“I grew up as any typical only child of 2 working parents does: starving for attention. I also ate as your typical Midwesterner does: meat and potatoes and bread with just about every meal. My parents worked hard to provide for us, and we certainly never went without. But they were gone a lot, and when they weren’t home I wasn’t allowed to leave the house. There was always plenty of food in the house, but as a kid you aren’t thinking of eating a square meal and getting all of your veggies in. When everyone was home, meals tended to be out at restaurants where, again, no one was thinking of nutrition, only what tasted and sounded good at the time.
I’d always been on the heavier side of normal in elementary school, but these wild eating habits caught up to me quickly as puberty started to hit. It almost seemed like I woke up one day and was suddenly significantly bigger than I had been before. No one ever really commented about it at the time, but I started noticing it, especially when shopping for clothes for school. And it was embarrassing. And even worse, I was too young to know what to really do about it and I didn’t want to say anything to my parents since they were already working so hard for me and they both also had their struggles with their weights.
In some ways, I just accepted this was my fate – I’m destined to be heavy too. So I just rolled with it and bolstered up my personality. You could always count on me for a good laugh. You could always count on me to bring you out of a bad mood. Rarely, if ever, would I speak out loud of the thoughts running through my head about my feelings of inadequacy, my absolute fear of gym class and letting people see how out of shape I was. Or even worse, having my classmates see me try to run, or do a cartwheel, or anything most kids did during gym class.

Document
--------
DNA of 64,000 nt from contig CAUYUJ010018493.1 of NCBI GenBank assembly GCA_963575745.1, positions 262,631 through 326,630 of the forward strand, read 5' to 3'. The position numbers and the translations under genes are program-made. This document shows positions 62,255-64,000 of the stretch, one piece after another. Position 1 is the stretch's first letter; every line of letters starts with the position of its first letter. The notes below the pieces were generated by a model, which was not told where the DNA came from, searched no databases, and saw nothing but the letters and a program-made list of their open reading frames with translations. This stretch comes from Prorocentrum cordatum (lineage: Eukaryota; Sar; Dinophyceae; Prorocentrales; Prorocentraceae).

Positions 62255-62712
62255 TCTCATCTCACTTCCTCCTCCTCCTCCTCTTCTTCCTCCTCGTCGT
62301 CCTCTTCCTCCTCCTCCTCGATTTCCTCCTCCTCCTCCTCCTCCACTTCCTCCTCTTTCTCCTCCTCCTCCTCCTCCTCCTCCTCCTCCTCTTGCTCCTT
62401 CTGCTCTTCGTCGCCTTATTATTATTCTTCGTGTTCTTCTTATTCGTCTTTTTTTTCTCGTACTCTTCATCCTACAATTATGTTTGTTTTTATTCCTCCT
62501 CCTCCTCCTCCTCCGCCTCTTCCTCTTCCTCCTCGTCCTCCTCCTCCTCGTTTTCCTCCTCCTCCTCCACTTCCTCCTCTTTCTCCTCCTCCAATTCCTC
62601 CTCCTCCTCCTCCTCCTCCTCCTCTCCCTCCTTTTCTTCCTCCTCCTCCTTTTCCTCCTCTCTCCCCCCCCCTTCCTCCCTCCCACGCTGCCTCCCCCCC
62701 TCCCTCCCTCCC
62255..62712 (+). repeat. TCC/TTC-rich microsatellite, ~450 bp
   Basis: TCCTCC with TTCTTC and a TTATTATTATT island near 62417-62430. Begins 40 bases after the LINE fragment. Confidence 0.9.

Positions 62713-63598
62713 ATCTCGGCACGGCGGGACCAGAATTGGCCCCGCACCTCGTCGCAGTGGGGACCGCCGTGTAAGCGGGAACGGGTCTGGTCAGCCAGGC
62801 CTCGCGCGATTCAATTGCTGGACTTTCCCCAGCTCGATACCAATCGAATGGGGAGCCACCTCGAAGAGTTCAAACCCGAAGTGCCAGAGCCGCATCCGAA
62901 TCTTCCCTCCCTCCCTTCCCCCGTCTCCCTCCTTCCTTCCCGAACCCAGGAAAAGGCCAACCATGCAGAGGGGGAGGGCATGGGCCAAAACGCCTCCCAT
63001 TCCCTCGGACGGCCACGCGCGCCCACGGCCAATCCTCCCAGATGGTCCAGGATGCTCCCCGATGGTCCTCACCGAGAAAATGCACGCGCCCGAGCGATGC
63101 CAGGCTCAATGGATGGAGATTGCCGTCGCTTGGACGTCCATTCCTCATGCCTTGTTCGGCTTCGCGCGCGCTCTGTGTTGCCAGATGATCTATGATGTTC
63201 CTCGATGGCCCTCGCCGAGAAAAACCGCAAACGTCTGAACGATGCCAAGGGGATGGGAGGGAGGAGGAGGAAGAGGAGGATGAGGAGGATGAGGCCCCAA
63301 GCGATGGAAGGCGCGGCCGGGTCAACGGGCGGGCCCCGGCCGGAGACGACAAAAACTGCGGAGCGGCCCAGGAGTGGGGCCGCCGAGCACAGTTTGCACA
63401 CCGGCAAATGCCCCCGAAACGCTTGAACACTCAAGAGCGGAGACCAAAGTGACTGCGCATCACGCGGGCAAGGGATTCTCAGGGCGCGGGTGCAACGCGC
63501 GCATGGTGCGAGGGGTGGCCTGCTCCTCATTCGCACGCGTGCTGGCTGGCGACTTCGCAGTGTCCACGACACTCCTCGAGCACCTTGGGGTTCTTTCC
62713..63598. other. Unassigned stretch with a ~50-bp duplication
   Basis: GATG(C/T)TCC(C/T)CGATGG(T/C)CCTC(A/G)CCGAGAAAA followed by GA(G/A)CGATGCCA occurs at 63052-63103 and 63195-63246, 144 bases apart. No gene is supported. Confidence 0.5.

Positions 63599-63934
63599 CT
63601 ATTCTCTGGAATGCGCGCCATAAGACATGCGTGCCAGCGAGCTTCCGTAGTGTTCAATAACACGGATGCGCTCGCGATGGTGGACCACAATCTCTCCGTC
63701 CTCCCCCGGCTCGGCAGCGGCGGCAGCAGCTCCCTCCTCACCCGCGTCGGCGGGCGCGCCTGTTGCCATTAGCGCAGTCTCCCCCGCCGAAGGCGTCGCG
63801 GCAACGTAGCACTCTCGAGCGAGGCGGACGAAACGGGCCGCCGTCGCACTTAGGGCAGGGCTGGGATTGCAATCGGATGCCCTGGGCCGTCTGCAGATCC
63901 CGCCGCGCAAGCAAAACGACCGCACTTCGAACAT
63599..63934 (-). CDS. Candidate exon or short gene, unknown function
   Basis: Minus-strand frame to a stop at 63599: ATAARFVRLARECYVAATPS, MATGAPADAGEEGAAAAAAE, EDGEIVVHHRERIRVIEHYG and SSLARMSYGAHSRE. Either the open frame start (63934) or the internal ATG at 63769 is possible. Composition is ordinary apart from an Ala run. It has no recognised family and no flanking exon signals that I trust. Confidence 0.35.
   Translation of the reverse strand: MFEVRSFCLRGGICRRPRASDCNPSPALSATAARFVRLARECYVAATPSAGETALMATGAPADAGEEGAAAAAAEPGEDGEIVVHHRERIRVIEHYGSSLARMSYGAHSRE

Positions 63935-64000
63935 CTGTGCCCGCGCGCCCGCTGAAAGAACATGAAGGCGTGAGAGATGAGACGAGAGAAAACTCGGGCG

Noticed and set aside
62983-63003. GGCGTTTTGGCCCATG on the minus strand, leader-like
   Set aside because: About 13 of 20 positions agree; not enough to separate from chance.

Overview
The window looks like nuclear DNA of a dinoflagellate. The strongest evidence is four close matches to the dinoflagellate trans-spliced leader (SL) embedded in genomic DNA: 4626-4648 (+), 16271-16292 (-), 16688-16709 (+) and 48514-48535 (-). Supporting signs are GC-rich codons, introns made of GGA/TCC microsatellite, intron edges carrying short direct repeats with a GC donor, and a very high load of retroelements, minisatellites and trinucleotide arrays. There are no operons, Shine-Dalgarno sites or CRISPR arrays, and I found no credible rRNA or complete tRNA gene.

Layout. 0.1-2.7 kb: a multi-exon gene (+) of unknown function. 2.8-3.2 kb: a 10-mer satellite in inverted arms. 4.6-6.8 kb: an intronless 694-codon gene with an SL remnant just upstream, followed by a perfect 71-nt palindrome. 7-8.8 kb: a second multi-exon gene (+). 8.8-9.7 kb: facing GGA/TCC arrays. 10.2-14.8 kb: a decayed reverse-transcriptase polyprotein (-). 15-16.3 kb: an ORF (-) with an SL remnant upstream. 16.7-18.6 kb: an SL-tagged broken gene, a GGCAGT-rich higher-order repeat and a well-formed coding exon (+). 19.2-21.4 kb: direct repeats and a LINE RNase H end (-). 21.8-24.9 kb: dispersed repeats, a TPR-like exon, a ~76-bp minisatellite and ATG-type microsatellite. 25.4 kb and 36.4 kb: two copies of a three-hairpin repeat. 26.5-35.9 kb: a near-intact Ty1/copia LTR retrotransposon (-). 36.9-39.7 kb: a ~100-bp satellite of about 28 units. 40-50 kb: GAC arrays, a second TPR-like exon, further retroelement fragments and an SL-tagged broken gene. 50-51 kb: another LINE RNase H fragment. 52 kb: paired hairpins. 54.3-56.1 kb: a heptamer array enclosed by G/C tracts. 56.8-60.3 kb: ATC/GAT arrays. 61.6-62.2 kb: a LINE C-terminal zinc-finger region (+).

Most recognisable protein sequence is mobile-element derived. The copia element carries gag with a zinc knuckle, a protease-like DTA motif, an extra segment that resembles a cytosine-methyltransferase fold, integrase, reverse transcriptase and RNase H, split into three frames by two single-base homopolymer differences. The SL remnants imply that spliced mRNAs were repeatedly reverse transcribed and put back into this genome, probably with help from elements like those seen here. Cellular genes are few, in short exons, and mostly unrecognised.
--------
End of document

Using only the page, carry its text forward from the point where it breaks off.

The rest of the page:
Then towards the end of my freshman year of high school, my parents made an announcement: we’re moving. This move took me from my tiny school where everyone knew everyone and their families, to a significantly larger school where I knew no one. And I knew how they’d judge me: the fat girl. They didn’t know how funny I was, or how good my grades are. All they’d know is what they saw, and I was terrified.
So I started exercising. I still didn’t know what I was doing, or what was safe and what was unsafe, but I knew I needed to move and I knew I needed to eat less. Step aerobics was booming at the time, so I asked for a step for my birthday and I got going. As far as eating went, I stopped eating breakfast, lunch was a Granny Smith apple, and dinner was half of my usual portion of what my parents were eating. And surprise, surprise, it worked.
After graduation I stopped working out as much and the weight started coming back on. But life got busy: college, meeting my future husband, kids, then later divorce. And with each change, my already marginal habits got worse. Suddenly I had teenagers, was divorced and alone, and looking to buy size 22 jeans.
Having family photos taken of me and the kids was the best wakeup call I ever had. There’s a smile on my face, but in my eyes, you can tell I’m not feeling it. I looked at that picture for the longest time. I thought of the habits I was passing on to my own children. I thought of how I felt when I woke up in the morning, of how I avoided looking in the mirror. I thought of the years of bad habits and knew something had to change. Luckily I had become a nurse, and had a fair amount of training regarding diet and nutrition.